Okay, so we’ve got to talk about this book! I just finished reading Wither by Lauren DeStefano yesterday. Let me just tell you that I loved it. Seriously, it was great. First off, the cover is a homerun. It’s just gorgeous. Here’s a little of the background: dystopian again, scientists tried to create genetically engineered perfect children and it just about worked with one generation. The offspring, however, of the “first generation” as they’re called, are dying off young. A virus is killing all the girls at the age of 20 and all the guys at the age of 25. So in this world where everyone’s dying early, girls are often kidnapped and forced into polygamous marriages in order to have children as soon as possible. In Wither, Rhine (main character) is sold (with two other girls) to become wealthy Linden Ashby’s wife.
It’s a very character-driven kind of book, which I like. While it’s not as fast paced as something like Hunger Games, it still has quite a bit of intensity. The scariest aspect is Housemaster Vaughn–Linden’s creepy dad who is trying to find a cure for the virus (by any and all means, ethical or not). I thought DeStefano did a good job of making us scared of him from the beginning, before we even realized how awful he was. From the first time he’s mentioned, you get the sense that he’s terrible. Anyway, Rhine’s relationships with her sister wives, Cecily and Jenna, were developed really well. In fact, those characters and relationships were probably my favorite elements of the book. Her relationship with Gabriel is sweet and I liked it, but he’s MIA for a portion of the book. So in some ways I would have preferred that relationship have a little more depth. But they can barely speak to each other, really, in such a heavily monitored place, so I guess it makes sense. Her relationship with Linden is complicated. At times it seems like she really likes him, but she never tells him the truth about herself, where she came from, what his dad’s really doing, and so on. I’m not sure why or what the reasoning is behind that. I’m hoping we understand more about Linden in the next book. Because of how well he treated Rhine, and the time they spent talking and how he opened up to her about some things, it didn’t really make sense that she wouldn’t tell him the truth about her twin in the hopes that he would help her.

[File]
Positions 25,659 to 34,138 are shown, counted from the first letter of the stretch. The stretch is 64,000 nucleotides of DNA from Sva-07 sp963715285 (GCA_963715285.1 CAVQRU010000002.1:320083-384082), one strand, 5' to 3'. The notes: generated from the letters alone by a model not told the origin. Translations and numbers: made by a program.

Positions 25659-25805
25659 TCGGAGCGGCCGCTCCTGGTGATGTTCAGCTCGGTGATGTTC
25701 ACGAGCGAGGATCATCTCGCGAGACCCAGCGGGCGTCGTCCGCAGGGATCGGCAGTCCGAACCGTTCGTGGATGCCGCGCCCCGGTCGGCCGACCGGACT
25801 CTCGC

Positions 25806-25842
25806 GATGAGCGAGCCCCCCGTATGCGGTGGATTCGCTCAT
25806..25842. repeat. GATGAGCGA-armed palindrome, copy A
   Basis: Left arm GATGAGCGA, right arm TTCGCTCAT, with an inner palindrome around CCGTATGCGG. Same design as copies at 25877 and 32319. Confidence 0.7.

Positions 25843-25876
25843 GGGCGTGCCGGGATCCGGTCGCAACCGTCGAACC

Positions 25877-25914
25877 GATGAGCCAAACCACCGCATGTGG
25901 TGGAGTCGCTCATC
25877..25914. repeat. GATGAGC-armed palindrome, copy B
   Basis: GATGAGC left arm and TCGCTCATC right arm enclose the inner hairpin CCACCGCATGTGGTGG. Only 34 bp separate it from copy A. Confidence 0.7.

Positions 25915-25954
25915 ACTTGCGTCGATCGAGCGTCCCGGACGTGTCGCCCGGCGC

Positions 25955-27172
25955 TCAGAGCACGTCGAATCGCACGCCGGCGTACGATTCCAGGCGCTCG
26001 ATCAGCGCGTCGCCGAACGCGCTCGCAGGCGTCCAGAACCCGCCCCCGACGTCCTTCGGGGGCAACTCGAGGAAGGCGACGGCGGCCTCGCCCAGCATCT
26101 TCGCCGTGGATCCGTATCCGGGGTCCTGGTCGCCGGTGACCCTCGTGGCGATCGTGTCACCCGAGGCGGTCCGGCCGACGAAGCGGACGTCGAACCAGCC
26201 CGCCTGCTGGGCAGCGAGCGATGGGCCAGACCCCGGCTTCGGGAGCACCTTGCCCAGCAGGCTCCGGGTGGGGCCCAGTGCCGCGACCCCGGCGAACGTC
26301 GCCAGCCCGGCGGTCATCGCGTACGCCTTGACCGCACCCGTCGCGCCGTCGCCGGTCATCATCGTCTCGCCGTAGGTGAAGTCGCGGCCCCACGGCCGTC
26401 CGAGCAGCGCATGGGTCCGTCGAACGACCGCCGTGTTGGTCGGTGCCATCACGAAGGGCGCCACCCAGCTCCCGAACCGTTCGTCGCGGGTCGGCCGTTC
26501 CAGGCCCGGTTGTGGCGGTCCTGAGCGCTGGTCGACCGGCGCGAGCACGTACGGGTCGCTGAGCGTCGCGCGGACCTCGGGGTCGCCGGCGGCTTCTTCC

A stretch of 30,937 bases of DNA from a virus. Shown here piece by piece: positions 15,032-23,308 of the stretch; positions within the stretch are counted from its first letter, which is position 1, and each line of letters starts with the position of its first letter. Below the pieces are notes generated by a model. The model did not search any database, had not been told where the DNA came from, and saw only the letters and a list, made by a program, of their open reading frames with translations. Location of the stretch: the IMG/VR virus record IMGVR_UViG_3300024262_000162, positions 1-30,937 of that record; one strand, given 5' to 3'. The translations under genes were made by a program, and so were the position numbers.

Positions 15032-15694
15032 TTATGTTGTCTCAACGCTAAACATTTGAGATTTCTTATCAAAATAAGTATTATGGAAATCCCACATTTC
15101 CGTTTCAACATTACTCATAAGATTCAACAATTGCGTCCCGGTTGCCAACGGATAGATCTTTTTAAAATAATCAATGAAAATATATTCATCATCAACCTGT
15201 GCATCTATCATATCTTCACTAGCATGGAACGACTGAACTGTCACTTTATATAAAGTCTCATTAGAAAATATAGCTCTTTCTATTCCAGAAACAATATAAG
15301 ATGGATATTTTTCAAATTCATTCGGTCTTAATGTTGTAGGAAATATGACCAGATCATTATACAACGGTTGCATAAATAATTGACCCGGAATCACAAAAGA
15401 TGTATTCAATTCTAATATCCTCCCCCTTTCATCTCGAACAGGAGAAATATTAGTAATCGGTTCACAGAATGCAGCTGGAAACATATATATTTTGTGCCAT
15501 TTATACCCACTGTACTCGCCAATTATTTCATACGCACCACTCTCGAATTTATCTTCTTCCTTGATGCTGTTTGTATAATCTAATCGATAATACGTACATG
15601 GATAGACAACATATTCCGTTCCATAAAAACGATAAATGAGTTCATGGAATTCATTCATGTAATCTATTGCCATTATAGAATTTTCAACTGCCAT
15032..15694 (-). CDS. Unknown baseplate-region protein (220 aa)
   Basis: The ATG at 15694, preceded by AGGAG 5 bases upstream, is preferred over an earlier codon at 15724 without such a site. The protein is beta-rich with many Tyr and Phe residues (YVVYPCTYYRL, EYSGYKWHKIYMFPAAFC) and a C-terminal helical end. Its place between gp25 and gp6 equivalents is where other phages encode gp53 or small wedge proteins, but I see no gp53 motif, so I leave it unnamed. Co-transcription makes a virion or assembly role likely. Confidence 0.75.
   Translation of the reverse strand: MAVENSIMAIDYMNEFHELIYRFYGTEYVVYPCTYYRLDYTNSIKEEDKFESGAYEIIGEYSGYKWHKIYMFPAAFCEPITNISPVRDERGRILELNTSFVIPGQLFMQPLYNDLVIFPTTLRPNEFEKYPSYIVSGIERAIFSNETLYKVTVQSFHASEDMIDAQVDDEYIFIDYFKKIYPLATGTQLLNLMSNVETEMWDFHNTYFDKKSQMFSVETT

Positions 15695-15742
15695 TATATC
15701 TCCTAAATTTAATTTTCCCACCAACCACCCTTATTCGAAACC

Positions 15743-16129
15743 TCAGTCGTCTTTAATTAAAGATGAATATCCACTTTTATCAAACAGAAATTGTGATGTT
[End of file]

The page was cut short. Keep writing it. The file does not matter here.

Part of what is so great about this book is just the intriguing idea of the plot. There seems to be a lot of overlapping in plots these days. That’s not a terrible thing and it’s to be expected with so many books being published, but when you find a book that breaks from that pattern with something really original, it’s refreshing. I mean, a world where you can only live until you’re 20? That’s interesting. I was drawn into the story, wondering what it would be like to know just when your life will end and to know you have so little time. I think that’s why the sister wives aspect worked. These girls have so little time, a “happily ever after” with their soulmate isn’t really realistic to them.
So I absolutely recommend this one to fans of the fantasy/dystopia genre. And I’m really looking forward to the second book in the series! You can go here to read an excerpt and watch the trailer.